Alcohol and Health: Where Do You Draw the Line?
By Jonathan D. Sherman, LMFT
Some may wonder, 'Why an article on alcohol in a community that seems fairly 'dry?'" Alcohol use and abuse is a problem here in Utah County and over the years I have worked with many religious and non-religious clients and their families around this issue. In addition to the clients I treat for addictions in my private practice I am also the Youth Substance Abuse Coordinator for Valley Mental Health in Summit County. I have also worked as a substance abuse counselor for the Utah Alcoholism Foundation in Provo. The problem is here and it can be treated.
Did you know that alcohol is the most widely used and abused drug? It is easily accessible to both adults and youth. Furthermore, there are many impacts that alcohol has on a person's health besides the obvious problem of alcoholism. Consider the following facts:
l. Medications and alcohol: More than 150 medications interact harmfully with alcohol. These interactions may result in increased risk of illness, injury, and even death. Contact your doctor or myself for a list of these medications.
2. Women and alcohol: Women overall drink less than men but are more likely to experience adverse consequences including damage to the heart muscle, liver, and brain, trauma resulting from auto crashes, interpersonal violence, and death. Researchers have identified no safe threshold for drinking during pregnancy.
3. Alcohol and the body: Alcohol can alter blood sugar levels and exacerbate diabetes; impair reproductive functions; and interfere with calcium metabolism and bone structure, increasing the risk of osteoporosis. Heavy drinking raises the risk for high blood pressure, heart disease, certain cancers, car crashes, unintentional injuries, violence, suicide, birth defects and overall mortality.
4. Alcohol problems and trauma: People with Post-Traumatic Stress Disorder (PTSD) are more likely than others with similar backgrounds to have alcohol use disorders both before and after being diagnosed with PTSD, and people with alcohol use disorders often also have PTSD.
5. Alcohol and specific populations: Alcohol abuse and alcoholism cut across gender, race, religion and nationality. In general, though, more men than women are alcohol dependent or have alcohol problems.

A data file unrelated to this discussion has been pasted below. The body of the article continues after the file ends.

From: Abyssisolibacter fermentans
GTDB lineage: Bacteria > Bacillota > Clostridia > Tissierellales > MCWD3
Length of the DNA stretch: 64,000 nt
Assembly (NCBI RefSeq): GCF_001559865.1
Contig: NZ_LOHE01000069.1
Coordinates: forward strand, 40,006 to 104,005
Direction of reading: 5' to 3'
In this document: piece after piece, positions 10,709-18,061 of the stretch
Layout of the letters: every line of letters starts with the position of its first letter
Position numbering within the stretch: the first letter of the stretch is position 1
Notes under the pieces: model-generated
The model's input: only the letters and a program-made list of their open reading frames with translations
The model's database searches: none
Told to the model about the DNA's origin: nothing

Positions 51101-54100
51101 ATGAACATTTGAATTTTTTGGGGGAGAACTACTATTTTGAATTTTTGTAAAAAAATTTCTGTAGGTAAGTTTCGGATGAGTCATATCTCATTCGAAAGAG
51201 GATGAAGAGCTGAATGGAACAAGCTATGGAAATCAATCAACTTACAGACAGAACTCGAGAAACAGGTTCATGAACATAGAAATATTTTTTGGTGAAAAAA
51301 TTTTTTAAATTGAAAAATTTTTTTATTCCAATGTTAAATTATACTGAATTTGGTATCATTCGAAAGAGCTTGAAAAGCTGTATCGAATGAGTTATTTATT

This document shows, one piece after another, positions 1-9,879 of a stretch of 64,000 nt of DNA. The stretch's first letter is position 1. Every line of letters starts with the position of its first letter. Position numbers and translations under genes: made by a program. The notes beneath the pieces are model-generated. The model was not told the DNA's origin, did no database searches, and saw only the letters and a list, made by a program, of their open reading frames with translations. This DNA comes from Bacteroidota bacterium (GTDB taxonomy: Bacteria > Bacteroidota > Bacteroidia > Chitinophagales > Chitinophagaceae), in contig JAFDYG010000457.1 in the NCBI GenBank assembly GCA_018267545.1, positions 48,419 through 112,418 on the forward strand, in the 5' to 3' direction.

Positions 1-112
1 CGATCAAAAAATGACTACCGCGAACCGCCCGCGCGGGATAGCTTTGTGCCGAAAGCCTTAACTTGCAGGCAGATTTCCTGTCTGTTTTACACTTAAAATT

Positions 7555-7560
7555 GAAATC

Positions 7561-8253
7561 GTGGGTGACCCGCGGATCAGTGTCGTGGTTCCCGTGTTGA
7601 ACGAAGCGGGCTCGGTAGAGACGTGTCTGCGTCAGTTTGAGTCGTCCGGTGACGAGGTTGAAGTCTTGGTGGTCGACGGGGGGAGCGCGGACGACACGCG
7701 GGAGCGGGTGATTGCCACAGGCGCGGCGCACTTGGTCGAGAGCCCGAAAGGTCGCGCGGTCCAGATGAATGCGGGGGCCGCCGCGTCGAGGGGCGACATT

6. Alcohol and HIV/AIDS: People with alcohol use disorders are more likely than the general population to put themselves at risk for HIV infection. Similarly, people with HIV are more likely to abuse alcohol at some time during their lives.
7. Alcohol use among college students: According to a National Institute on Alcohol Abuse and Alcoholism (NIAAA) study on college drinking released last year (2002):
Source: Changing the Culture of Campus Drinking, National Institute on Alcohol Abuse and Alcoholism No. 58 October 2002, http://www.niaaa.nih.gov/publications/aa58.htm
8. Alcohol and cancer: According to a recent Washington State University study cancer patients who drink excessively may shorten their lives. The reason: drinking too much can double the weight loss that typically occurs with cancer. That weight loss, which includes a depletion of body fat, can cut down on survival time.
9. Alcohol problems across the generations: Alcoholism may be inherited. You are at increased risk (four times as much) if a first-degree relative (mother, father, sister or brother) has an alcohol problem.
10. Alcohol and the workplace: According to a May 2002 study by researchers at the University of Buffalo, workers who drink are two times more likely to call in sick the next day. This affects any company's bottom line.
For more information on the research (culled from over 15 separate studies) behind these statistics as well as other resources visit www.bardos.net/addictions.
To help educate and strengthen our community Bardos Relationship Consulting is participating in the 5th Annual National Alcohol Screening Day, held on April 10th. However, for increased convenience I am making the free screenings and information available to the community beyond the one-day event and extending it throughout the whole month of April. Whether you or someone you love is affected by the effects of alcohol use or abuse please call 801.787.8014 to schedule your free screening, obtain free information and/or to ask questions. These screenings are completely confidential with no obligation to participate in further services. Members of the community are invited to find out when drinking becomes unsafe and how alcohol can affect health problems or functioning of medications.
Watch future columns for more strategies for creating greatness in your relationships.
How have you and your family dealt with Alcohol and Other Drug-related issues? Send your ideas to firstname.lastname@example.org and I'll post them here.
This article provided courtesy of Bardos Relationship Consulting 801.787.8014 bardos.net